c. Large-scale simulations in science and engineering

d. Online transaction processing

e. Server consolidation projects

f. Large-scale Internet service providers (ISPs)

g. Web site hosting

3. Supports 16-way SMP and up to 32-way SMP through OEM operating system enhancements

|6| 3. Features of Windows 2000

Instructor Note Refer to the table on pages 4–5 for details about the following features.

A. Lower TCO

B. Security

C. Directory services

D. Performance and scalability

E. Networking and communication services

F. Internet integration

G. Integrated administration tools

H. Hardware support

Chapter 1, Lesson 2

Operating System Architecture

|7| 1. Windows 2000 Architectural Overview

Instructor Note The figure in slide 7, Windows 2000 Architectural Overview (which is also Figure 1.1 on page 8 of the ALS: Microsoft Windows 2000 Server textbook), provides an overview of the Windows 2000 operating system architecture. Like all operating systems, Windows 2000 contains many lines of code that are designed to make computer hardware available to applications. This figure merely provides a conceptual framework for understanding how the code fits together. Therefore, diagrams from different sources may vary from this one.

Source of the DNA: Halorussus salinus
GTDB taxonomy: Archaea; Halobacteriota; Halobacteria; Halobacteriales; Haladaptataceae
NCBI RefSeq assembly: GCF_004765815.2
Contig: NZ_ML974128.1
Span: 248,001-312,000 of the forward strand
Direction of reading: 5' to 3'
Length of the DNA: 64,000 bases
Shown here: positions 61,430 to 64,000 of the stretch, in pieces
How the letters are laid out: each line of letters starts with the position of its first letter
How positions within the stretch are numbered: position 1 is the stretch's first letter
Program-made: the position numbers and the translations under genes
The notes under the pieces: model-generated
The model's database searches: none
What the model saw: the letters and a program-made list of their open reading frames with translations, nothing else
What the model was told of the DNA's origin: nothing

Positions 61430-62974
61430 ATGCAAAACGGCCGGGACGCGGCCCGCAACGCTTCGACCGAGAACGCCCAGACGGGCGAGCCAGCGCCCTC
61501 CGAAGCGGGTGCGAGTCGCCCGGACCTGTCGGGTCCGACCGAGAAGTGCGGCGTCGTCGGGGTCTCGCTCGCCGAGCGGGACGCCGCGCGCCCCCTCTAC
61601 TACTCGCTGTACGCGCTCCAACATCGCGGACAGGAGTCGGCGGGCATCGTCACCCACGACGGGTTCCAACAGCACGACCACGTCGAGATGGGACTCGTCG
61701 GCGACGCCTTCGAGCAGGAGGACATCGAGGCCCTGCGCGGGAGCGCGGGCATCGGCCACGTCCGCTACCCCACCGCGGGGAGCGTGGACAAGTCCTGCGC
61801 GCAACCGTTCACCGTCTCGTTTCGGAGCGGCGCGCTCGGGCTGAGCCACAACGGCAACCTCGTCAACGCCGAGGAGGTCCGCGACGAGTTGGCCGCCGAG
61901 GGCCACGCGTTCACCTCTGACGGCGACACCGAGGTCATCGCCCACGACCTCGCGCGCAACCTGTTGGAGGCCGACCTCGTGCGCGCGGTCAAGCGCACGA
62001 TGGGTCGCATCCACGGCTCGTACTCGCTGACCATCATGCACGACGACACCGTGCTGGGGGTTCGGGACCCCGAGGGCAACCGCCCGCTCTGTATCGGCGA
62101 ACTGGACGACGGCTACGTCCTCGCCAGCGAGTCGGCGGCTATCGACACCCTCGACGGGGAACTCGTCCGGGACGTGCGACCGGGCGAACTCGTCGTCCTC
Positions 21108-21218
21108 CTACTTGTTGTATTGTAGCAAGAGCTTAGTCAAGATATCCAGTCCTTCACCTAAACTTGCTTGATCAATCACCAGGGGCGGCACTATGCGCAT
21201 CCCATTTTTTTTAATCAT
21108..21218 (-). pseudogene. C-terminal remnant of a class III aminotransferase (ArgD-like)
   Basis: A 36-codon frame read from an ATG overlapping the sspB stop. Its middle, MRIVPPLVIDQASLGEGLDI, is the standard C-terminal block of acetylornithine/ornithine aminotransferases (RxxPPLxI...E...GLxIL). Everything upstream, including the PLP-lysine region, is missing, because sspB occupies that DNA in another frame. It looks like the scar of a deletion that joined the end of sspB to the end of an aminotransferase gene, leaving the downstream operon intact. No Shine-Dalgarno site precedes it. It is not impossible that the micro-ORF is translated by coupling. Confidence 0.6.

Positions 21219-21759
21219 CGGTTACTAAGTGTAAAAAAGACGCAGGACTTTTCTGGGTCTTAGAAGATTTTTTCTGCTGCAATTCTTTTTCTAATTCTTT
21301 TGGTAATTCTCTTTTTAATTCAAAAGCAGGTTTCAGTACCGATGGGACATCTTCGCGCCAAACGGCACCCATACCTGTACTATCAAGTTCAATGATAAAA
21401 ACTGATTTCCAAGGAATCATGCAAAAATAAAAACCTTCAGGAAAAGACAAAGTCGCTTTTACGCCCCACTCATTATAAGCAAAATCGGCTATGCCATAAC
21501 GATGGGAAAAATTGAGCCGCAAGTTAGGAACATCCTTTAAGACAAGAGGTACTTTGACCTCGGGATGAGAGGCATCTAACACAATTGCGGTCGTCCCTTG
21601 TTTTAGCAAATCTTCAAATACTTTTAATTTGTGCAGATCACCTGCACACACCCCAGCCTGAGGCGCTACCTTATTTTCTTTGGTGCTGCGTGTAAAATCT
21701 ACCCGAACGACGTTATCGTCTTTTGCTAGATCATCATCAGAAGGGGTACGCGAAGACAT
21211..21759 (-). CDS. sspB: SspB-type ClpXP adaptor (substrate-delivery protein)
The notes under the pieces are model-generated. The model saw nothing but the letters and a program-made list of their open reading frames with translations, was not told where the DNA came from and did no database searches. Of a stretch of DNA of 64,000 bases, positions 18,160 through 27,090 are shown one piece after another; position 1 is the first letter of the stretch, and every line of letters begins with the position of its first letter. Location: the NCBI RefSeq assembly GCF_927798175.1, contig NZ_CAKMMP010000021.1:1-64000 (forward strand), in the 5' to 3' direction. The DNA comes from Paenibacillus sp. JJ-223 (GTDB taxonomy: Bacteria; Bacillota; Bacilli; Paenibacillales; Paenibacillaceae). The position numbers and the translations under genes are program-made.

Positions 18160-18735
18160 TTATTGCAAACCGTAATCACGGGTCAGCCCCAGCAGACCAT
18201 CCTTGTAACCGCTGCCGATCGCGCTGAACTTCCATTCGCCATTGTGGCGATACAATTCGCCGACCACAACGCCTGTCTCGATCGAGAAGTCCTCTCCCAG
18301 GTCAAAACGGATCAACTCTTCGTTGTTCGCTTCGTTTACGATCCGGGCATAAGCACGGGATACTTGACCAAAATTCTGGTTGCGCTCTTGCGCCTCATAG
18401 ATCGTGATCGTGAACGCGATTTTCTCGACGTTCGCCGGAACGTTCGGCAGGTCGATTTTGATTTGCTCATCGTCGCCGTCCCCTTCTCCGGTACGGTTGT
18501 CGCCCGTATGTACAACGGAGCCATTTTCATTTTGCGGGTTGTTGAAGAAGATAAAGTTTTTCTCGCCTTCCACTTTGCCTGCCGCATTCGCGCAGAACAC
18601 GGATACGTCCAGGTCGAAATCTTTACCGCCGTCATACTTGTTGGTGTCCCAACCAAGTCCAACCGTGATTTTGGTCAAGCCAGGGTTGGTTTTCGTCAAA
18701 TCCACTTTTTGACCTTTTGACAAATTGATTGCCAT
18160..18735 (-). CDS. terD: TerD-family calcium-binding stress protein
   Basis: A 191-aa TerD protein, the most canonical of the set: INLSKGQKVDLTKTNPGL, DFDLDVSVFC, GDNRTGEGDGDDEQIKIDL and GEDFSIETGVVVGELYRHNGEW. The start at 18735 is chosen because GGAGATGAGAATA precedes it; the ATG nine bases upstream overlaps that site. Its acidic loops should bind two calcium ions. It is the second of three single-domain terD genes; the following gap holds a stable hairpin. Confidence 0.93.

A. Supports devices and drivers that are hardware-configurable and software-configurable

B. Runs uniformly on uniprocessor and SMP platforms

C. Supports packet-driven I/O with reusable I/O request packets and asynchronous I/O

|8| 2. Architectural Layers

|9| A. User mode

|10| 1. Environment subsystems

a. Allow Windows 2000 to run applications written for different operating systems

b. Emulate different operating systems by presenting the APIs that need to be available for the applications

c. Support for two environment subsystems: Win32 and POSIX

d. Have no direct access to hardware or device drivers

e. Run at a lower priority than kernel-mode processes